March 06, 2010
Lt. Jason Fernandez believes it’s time for members of the military to rethink their definitions of quality of life to include things that really matter—like fitness and health.
What is quality of life?
Ask the average CrossFitter, and you’ll probably hear something about being able to walk up the stairs, play with your grandchildren or get off the toilet at the age of 75. Now ask the same question of your typical military member, especially one on a lengthy deployment, and you’re bound to hear something along the lines of bigger TVs and more comfortable living arrangements.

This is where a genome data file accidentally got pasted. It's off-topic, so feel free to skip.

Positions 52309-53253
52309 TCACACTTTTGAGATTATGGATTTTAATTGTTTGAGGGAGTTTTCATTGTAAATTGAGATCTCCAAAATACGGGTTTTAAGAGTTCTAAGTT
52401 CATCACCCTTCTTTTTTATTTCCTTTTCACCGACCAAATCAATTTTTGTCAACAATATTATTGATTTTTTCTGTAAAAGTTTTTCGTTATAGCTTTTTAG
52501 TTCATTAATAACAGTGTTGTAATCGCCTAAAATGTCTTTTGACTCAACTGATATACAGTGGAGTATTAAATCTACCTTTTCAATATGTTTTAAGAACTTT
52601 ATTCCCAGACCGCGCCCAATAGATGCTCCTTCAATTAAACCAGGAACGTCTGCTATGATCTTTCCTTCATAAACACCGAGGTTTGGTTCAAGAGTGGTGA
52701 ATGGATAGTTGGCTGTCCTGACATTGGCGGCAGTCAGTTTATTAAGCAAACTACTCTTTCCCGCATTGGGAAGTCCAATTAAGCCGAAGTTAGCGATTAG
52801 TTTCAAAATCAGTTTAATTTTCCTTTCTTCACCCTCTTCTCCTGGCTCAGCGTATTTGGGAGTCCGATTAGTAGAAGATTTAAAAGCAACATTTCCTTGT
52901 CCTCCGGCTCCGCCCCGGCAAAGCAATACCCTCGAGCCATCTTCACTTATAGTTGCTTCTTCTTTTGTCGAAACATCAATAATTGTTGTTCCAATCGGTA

“Quality of life” is a phrase that is thrown around so much in the military that it has become misunderstood. As a supply officer in the U.S. Navy, I hear the phrase a lot, and in my opinion it has been bastardized to the point that I give it about as much consideration as washing my vehicle in the middle of the desert!
If I were to try to sum up what true quality of life is, it would be something like this: quality of life is any activity or asset that enables you to perform your duties in a manner that contributes to the greater good of your unit/group. Somehow I don’t see TVs and video games falling under that definition, but feel free to disagree with me on this one.